The state legislature's Hurricane Recovery Committee took a tour of some of the worst damage in Isaac's path Monday. At every stop, local officials called for flood protection.
In St. John's River Forest Subdivision, on the far eastern end of the parish, house after house is hidden behind mountains of dry wall, swamped couches and pianos.
"Now you're getting into some stuff," remarked Jefferson Parish Emergency Management Director David Dysart as he rolled through the devastated neighborhood with Rep. Ray Garafalo, whose district includes parts of Orleans, St. Bernard,and Plaquemines.
Both lived through Hurricane Katrina. Nearly two weeks after Isaac pushed through here, this was their first glimpse at what that storm wrought.
"This sure looks a lot cleaner than our debris, doesn't it?," Dysart said.
"Oh yeah. The lawns are still, all the foliage is good," Garafalo replied.
The salt and silt in Katrina's floods turned grass brown and gray. What rushed into St. John was fresh water. But there was still more than enough of it to be frightening, as Parish Public Safety Director Jobe Boucvalt pointed out at the junction of U.S. 51 and I-10.
"All this was underwater, and this is our major interchange - this one and Belle Terre," Boucvalt explained. "Water was coming across the interstate."
Back at the administrative building, Parish President Natalie Robottom made her plea to the state lawmakers present to help get a levee they've been asking for since 1971.
"It should be a problem for you that the evacuation route was under water," she declared. "That should be a problem for the state, not just for St. John Parish."
As the disaster tour continued, St. Tammany Parish President Pat Brister clicked through a slideshow to show the visiting state lawmakers how water had lapped at mail boxes and stop signs in neighborhoods that had never seen such flooding.
She implied flood protection installed elsewhere may have resulted in the unprecedented scenes in places like Madisonville and Lewisburg.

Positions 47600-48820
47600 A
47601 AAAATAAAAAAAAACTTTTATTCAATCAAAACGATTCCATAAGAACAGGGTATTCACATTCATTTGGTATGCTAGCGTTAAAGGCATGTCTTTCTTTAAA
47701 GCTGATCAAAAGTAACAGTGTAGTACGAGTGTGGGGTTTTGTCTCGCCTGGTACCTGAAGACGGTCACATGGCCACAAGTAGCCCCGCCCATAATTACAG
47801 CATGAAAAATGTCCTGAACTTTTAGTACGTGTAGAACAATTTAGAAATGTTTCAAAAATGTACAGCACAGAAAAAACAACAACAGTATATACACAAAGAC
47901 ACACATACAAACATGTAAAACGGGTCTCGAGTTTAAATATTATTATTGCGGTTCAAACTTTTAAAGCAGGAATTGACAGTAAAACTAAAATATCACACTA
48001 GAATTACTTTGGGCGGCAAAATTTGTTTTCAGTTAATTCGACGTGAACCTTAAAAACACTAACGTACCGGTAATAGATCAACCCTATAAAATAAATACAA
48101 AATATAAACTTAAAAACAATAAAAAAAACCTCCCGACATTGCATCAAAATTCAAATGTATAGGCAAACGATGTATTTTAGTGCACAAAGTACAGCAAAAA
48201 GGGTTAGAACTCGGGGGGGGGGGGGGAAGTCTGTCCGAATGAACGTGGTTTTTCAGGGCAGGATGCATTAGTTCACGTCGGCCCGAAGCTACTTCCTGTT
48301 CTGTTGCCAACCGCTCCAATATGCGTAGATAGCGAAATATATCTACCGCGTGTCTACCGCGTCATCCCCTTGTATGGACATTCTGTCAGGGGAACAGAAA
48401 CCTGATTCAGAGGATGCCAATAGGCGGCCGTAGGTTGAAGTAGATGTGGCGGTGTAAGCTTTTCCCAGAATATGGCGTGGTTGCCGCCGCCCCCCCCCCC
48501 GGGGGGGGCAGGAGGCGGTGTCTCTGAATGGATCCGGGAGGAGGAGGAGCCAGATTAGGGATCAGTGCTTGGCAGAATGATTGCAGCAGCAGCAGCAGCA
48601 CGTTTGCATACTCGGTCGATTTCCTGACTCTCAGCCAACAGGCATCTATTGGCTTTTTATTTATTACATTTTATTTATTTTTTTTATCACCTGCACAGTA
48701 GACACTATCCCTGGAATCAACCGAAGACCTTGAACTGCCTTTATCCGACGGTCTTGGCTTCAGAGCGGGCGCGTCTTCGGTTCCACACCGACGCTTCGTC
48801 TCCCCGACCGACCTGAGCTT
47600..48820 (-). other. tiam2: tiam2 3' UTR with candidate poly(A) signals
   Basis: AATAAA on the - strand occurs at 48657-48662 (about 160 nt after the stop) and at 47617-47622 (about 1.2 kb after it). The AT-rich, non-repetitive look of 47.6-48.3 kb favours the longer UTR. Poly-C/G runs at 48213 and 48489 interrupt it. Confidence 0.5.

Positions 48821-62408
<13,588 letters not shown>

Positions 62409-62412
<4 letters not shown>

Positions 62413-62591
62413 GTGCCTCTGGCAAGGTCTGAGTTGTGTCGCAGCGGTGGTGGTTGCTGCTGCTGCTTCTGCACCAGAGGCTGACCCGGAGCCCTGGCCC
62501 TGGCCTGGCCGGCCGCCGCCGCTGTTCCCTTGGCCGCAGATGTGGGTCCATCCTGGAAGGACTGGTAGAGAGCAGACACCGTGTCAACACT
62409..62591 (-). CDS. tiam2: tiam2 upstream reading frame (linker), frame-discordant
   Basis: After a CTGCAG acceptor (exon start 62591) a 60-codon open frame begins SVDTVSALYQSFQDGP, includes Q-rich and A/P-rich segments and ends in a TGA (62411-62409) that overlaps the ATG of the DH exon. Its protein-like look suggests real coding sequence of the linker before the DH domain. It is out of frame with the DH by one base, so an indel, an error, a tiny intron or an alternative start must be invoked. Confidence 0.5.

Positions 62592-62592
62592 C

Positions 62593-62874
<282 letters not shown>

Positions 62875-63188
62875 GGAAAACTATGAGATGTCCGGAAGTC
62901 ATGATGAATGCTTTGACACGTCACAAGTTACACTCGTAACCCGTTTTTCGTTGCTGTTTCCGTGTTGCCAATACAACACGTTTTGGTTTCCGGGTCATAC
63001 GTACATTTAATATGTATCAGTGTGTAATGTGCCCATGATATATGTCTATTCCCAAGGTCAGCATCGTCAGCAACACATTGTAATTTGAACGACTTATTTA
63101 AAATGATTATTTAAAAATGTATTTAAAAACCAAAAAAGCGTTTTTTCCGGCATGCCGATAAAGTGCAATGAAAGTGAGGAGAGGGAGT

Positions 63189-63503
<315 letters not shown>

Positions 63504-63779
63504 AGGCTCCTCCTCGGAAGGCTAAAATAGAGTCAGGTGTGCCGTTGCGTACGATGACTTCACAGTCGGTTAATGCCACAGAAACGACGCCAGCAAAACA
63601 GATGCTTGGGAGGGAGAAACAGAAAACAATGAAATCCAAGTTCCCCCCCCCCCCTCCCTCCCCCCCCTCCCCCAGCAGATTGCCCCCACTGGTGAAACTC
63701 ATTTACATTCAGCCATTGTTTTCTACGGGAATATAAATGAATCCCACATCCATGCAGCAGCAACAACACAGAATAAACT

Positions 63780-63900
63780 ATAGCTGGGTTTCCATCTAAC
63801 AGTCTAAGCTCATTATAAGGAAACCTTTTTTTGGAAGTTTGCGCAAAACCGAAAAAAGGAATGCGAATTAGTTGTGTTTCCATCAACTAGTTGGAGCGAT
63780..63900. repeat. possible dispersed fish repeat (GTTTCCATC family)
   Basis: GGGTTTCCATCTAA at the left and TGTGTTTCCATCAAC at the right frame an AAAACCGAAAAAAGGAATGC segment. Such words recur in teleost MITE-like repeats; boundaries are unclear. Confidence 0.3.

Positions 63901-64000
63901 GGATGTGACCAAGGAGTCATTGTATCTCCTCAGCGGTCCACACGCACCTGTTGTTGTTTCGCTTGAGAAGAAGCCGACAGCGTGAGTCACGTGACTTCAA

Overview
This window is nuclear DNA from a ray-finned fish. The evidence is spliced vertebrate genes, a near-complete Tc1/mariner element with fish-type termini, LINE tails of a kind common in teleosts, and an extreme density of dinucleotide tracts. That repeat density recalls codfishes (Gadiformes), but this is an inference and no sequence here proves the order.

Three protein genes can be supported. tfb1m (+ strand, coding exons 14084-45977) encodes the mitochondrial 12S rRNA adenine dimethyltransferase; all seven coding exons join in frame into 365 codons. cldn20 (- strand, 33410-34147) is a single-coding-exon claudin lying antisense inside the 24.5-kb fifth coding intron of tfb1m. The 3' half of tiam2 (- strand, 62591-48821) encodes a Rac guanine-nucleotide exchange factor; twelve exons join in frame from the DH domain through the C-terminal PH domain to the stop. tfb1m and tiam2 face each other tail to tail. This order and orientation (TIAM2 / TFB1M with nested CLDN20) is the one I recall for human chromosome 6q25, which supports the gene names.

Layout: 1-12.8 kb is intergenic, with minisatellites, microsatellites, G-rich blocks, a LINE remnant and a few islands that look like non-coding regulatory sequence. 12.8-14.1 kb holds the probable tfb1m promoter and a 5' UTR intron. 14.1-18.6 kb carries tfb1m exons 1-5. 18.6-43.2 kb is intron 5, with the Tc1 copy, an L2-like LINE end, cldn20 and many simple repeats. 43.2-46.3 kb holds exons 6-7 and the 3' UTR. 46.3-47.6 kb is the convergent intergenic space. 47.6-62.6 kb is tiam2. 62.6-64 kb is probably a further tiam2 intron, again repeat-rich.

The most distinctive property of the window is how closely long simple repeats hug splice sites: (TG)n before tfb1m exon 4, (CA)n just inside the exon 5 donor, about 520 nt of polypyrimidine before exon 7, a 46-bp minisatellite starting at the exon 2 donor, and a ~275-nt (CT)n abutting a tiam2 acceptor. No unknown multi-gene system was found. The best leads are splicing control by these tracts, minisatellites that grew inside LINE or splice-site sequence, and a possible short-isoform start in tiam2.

"There has to be a better solution than what we are doing, that is building one levee at a time that just pushes water someplace else," Brister said.
In Plaquemines, Parish President Billy Nungesser said residents won't return to Ironton and Braithewaite without a guarantee levees there will be built to federal standards.
"Any gap is a gap where we're going to flood," he said.
The comprehensive flood protection the parish officials want is largely determined at the federal level, well beyond state lawmakers' control.
But Hurricane Recovery Committee Chairman Jared Brossett promised to add to the clarion call of Louisiana's delegation in Washington.
Plaquemines Councilman Percy Griffin, who represents all of the East Bank, hopes such a collective voice can get the parish its 100-year levees.
"Mary Landrieu has stepped up to the plate. David Vitter acts like he's interested," Griffin said. "So, you know, if we can get those two people pushing it in D.C. - Cedric Richmond is on board to help us -- I think the president is going to open his ears. I mean, it's election time right?"
At a meeting in New Orleans Thursday, the state legislature's Hurricane Recovery Committee is slated to collect more input on the response to Isaac from the Office of Community Development on hazard mitigation grants and the Road Home rental program.